What does ‘mullein’ mean?

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Increase your vocabulary and you’ll make your writing much more precise. That’s why I provide a word of the week. Today’s word: mullein…

In addition to being a best-selling writer, Barbara Kingsolver is also a biologist. She was raised in rural Kentucky and lived briefly in the Congo in her early childhood. Now she lives in rural Appalachia.

In her most recent novel, Unsheltered, her comfort with the language of biology is on full display. The story focuses on two families living in the same house, but two centuries apart. A member of the more senior family, is enthralled by the work of Charles Darwin.

Kingsolver seeds her language with biological detail as in the word mullein, used as an adjective. Here is how she employs the word:

Selma gave a prompt curtsey. A pale, fuzzy little mullein of a girl, nearly as young as Polly, he guessed, but more accustomed to work.

A mullein, it turns out, is a type of plant, commonly used in herbal medicine. The Latin name for the plant is verbascum and it represents a genus of about 360 species of flowering plants native to Europe and Asia but found elsewhere in the world, as well.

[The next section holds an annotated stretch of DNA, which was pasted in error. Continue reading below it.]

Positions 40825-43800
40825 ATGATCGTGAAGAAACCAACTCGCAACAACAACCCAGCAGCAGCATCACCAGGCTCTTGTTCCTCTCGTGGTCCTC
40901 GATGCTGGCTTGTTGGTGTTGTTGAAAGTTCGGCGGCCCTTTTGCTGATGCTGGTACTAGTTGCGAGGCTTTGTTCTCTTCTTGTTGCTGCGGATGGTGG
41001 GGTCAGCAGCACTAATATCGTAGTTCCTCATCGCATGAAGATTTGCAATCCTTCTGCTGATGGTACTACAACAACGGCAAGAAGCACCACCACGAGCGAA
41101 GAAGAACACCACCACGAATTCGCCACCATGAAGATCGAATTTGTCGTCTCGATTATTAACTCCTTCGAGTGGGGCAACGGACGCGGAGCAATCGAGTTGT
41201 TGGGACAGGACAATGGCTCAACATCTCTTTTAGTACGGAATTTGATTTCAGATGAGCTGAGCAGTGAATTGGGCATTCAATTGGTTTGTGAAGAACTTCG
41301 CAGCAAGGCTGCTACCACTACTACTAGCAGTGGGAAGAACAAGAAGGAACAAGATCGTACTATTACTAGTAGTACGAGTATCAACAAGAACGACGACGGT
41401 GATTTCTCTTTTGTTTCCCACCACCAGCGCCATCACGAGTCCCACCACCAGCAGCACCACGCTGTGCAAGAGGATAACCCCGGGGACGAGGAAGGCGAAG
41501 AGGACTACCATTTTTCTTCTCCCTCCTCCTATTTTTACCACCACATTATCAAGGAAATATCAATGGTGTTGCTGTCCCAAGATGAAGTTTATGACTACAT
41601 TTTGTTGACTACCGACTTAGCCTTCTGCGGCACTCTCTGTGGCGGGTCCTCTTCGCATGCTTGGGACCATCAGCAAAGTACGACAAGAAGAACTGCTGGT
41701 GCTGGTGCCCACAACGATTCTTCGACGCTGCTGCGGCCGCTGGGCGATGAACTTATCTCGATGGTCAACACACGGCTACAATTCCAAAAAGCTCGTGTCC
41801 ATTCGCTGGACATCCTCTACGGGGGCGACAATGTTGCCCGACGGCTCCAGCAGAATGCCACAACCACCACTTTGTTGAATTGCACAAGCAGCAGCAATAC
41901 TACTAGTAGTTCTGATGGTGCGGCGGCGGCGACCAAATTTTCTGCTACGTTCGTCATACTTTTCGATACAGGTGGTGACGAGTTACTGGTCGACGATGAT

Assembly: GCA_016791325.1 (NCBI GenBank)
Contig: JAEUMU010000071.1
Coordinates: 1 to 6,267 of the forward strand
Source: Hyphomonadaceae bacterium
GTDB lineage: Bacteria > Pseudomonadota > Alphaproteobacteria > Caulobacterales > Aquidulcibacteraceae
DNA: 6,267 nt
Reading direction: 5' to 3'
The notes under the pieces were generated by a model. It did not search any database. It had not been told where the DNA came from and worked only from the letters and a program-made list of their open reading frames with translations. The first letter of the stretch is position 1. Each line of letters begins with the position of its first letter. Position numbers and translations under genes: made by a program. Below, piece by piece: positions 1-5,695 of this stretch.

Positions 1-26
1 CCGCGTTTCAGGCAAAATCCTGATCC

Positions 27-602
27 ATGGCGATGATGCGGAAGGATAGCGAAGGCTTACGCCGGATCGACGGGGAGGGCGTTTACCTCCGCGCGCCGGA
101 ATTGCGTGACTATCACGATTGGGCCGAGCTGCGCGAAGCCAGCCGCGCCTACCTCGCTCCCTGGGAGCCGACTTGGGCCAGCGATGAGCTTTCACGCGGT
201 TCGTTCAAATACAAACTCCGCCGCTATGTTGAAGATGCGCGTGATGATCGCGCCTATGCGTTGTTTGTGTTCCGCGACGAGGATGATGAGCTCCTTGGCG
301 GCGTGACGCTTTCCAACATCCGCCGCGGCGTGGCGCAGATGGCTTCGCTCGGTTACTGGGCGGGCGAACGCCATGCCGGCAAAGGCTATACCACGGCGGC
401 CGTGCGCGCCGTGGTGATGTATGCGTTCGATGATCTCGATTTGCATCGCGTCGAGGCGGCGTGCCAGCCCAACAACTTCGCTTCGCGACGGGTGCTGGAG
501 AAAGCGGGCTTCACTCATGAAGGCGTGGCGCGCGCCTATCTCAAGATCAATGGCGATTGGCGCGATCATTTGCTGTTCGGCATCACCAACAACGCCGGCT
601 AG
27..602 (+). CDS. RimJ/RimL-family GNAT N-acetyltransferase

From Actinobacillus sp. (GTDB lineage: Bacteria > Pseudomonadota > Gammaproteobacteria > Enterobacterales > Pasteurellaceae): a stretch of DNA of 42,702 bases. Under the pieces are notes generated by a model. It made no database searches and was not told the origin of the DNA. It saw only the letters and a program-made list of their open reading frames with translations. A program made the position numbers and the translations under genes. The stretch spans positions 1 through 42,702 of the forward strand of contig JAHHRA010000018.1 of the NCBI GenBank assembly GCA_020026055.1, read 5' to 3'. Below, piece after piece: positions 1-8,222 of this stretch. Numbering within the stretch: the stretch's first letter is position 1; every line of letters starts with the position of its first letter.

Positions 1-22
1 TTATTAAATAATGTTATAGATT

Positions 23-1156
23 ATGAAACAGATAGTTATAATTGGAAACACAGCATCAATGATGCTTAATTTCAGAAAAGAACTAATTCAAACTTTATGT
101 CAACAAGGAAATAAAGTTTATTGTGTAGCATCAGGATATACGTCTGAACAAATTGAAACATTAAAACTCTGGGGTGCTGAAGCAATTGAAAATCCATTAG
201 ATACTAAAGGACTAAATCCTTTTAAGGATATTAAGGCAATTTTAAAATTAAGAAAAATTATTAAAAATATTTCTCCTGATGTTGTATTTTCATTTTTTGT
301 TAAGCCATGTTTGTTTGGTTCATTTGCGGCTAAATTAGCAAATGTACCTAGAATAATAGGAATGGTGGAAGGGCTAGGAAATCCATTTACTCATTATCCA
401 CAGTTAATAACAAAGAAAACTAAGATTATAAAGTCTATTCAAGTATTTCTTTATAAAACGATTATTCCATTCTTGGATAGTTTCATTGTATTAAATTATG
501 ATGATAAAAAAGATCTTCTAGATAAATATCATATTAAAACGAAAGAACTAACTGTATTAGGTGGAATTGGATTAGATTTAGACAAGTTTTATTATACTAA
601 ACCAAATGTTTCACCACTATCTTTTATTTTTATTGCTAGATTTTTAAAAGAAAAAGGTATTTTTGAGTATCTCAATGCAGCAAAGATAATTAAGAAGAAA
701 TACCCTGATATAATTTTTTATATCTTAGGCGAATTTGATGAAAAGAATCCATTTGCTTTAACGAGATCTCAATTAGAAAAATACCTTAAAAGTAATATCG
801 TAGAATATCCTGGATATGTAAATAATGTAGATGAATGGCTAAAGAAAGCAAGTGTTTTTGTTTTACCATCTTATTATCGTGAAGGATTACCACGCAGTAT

They are usually biennial or perennial plants, usually growing up to three metres (nine feet) tall. (See photo at the top of this post.)  The plants first form a dense rosette of leaves at ground level, subsequently sending up a tall flowering stem.

The leaves are arranged in a spiral and are often (although not always) densely hairy. The flowers have five symmetrical petals. Many are yellow but other colours include orange, red-brown, purple, blue and white. The fruit is a capsule containing numerous very small seeds.

In Kingsolver’s metaphorical language, I presume she is suggesting the girl is covered in a soft and downy layer of hair.

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